2.1. Hopfield Model

In our autoassociative memory network, coupled artificial neurons respond to meaningful external queues with stable, collective activity patterns (where ). The memory collection is composed of all of the attractors of the high-dimensional dynamical system (Figure 2). In Hopfield’s original formulation [44, 47], a neuron is either “on,” with state , or “off,” with state . The connectivity strength (weight) between neurons and is given by and stored in the matrix . The temporal dynamical equation for the neuronal state is given bywith input potential and gain functionAt a given damage level, we randomly eliminate (%) connections, which interferes with the network’s ability to properly recover a stored memory.

2.2. Simulation Procedure: Hopfield Model with Auxiliary Network

To simulate a damaged brain retrieving memories, we select a memory set, encode it in a Hopfield network, induce network damage, and measure memory retrieval. Each memory is a unique binary pattern generated from a Unicode symbol (dimensions: pixels), and each of the pixels represents an artificial neuron’s state with value −1 (black/off) or (white/on). Memory sets contain 20 symbols (see Figure 2) selected from a 30-symbol dataset. As pointed out by Gerstner et al. [47], numerical digits and alphabetical characters can be highly correlated, making it difficult for a Hopfield network to retrieve them from partial or noisy queues without some degree of confusion. To circumvent this, we optimize the 20-item memory set by choosing the most orthogonal subset (i.e., the characters that are collectively less correlated to each other). We will refer to it as the optimal network and compare it with a nonoptimal memory set that shares 15 out of 20 with it. This suffices for observing noticeable difference in performance.

2.3. Train Auxiliary Network

In order to incorporate the auxiliary network, we extended each activity pattern to include the activity exhibited in the auxiliary network during the retrieval of a particular memory. Figures 3 and 4 and Table 1 summarize our methodology and simulation parameters. In our new model, each activity pattern is now the old memory pattern, , augmented with an auxiliary memory pattern, . Hence, .


Number of stored memories20 (see Figure 2)
Neurons in the original network1000
Neurons in the auxiliary network200 or 400
Density in (connectivity to the auxiliary network)5%
Density in (connectivity to the original network)0%–50% (5% increments)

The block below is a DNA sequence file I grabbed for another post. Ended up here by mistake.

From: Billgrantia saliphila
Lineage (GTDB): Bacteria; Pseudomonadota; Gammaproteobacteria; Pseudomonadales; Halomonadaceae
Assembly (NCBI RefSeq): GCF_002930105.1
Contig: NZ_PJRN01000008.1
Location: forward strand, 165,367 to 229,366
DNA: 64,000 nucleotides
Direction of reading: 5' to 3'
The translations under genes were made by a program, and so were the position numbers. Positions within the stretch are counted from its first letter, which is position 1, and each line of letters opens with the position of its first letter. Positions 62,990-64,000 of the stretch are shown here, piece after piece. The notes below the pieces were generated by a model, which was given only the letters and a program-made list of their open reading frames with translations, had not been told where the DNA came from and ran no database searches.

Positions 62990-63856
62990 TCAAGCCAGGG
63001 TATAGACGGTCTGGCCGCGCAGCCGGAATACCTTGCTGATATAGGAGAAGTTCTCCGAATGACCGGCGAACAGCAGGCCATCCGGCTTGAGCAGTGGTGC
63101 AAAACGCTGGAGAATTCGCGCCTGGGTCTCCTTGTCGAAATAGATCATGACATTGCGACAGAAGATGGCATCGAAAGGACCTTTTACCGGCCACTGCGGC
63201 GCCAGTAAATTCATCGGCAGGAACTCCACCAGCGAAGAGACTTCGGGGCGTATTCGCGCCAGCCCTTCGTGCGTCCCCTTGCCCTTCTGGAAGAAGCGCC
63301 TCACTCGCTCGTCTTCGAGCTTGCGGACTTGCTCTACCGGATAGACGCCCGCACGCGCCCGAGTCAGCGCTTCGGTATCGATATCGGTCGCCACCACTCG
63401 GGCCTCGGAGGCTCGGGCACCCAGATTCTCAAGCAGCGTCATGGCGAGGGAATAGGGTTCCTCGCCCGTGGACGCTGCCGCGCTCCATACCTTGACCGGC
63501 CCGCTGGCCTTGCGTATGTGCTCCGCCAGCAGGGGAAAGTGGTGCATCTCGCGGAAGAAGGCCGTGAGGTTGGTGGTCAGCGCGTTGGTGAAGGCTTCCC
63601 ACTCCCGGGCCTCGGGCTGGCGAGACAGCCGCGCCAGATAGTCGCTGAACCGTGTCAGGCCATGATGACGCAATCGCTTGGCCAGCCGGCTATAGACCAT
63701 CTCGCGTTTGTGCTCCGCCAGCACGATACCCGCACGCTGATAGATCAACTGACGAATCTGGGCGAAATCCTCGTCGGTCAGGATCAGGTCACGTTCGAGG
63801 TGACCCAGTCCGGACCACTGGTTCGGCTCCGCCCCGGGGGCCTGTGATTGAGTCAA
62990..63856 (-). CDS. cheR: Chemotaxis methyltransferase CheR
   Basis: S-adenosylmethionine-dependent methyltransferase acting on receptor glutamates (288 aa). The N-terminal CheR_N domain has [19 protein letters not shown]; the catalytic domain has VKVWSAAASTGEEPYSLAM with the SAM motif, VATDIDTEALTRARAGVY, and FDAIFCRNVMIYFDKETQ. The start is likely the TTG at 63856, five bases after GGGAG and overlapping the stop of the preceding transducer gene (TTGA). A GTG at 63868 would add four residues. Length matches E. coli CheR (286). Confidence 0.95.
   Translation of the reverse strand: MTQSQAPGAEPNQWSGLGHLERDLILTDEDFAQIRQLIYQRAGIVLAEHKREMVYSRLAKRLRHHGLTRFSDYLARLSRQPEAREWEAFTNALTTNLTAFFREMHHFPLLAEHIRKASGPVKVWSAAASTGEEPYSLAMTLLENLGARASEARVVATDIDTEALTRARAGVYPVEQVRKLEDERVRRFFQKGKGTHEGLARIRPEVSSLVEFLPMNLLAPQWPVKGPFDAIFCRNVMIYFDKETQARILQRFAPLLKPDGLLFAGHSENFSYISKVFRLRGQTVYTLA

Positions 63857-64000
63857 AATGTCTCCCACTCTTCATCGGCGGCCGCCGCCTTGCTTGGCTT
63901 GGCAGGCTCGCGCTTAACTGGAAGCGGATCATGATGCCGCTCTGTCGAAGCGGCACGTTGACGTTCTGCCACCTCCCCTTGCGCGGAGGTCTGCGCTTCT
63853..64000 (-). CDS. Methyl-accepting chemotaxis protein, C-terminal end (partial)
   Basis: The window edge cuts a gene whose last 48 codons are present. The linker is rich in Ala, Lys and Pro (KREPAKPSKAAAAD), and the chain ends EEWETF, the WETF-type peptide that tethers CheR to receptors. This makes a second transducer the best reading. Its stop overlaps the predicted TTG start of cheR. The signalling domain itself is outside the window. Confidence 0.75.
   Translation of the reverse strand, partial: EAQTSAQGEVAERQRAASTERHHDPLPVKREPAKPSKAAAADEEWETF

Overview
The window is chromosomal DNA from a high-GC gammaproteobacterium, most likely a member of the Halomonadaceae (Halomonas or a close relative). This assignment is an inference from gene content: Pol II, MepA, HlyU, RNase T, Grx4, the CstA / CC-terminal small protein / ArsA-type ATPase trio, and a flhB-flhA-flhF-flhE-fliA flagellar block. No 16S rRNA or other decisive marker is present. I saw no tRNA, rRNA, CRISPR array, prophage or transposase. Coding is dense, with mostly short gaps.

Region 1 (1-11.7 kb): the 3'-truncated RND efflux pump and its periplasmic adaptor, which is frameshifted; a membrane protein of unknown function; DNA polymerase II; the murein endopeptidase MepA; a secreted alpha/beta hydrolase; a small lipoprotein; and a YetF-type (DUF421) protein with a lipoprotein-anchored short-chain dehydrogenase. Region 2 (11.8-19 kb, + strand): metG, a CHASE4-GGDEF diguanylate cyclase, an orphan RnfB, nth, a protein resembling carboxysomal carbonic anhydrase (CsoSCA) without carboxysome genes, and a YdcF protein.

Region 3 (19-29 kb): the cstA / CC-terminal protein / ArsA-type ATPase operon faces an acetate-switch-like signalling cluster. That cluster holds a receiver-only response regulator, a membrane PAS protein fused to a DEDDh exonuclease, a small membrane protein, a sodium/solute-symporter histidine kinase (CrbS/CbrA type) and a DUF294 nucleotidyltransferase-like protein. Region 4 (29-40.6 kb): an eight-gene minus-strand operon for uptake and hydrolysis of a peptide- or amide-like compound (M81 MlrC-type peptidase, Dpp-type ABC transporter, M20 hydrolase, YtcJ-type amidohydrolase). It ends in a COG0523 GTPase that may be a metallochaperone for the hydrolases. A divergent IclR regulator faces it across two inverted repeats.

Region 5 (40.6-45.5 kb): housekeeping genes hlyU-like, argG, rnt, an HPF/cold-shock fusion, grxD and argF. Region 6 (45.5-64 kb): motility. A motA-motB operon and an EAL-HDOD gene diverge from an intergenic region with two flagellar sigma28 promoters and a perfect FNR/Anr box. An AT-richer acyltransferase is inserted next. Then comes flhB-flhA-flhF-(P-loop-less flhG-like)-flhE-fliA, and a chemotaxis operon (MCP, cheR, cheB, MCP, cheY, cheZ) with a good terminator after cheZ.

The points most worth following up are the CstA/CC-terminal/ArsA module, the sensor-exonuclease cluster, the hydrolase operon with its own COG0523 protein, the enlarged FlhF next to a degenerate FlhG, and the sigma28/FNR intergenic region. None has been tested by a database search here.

Noise level0%–50% (5% increments)
Sparsity in (damage level)0%–80% (10% increments)

The memory collection is composed of these new activity patterns (Figure 2). The connectivity matrix describing the connectivity weights between neurons is .

The healthy original Hopfield network encodes all 20 stored memories (Figure 3(a)); connections between neurons in this network are represented by , the original network connectivity matrix. The original network is sparsely connected to a small set of auxiliary neurons represented by , the original-auxiliary connectivity matrix. After calibration, the auxiliary network converges to auxiliary memory patterns (Figure 3(b)). Interconnections between neurons in this network, which now stores a set of patterns, are represented by , the auxiliary network connectivity matrix. We generate the auxiliary network connectivity matrix (Figure 3(c)) with random interfacing to the original network before any damage, for prevention purposes. The auxiliary-original connectivity matrix, , holds connectivity weights between auxiliary and original neurons (Figure 3(d)). The connectivity degree of the interface, that is, the fraction of novel, random connections between the two networks, may vary (5%–50%).

Just as before, the temporal dynamical equation for the neuronal state is given bywith input potential and gain function where .

The connectivity matrix used to compute the input potential, , transitions to different states to simulate the emergence and attenuation of connections within and among neurons in the original and auxiliary network. When submatrix is inserted into the connectivity matrix, each original network pattern generates an auxiliary network pattern. These auxiliary patterns are recorded and then used to construct the auxiliary network connectivity matrix (submatrix ) via the Hopfield model.

Network Training. One has

2.4. Execute Memory Recovery

Virtual lesions to the original network are represented by a sparsified connectivity matrix and lead to deficits in memory retrieval tasks (Figure 4(a)). But since the auxiliary network was calibrated and trained, it still retrieves its auxiliary patterns once the sparse interface is activated (Figures 4(b)-4(c)), allowing for a significantly more robust system (Figure 4(d)). As a consequence, the failure rate, that is, the percent of times in which the original network fails to fully retrieve memories, decreases significantly. In what follows, we will discuss the impact of different parameters on performance: noise level (0%–50%), connectivity between the auxiliary and original networks (0%–50%), percent damage in the original network (0%–80%), and size of the auxiliary network ( or ).

Memory Recovery. One has

3. Results

3.1. Failure Rates and Network Performance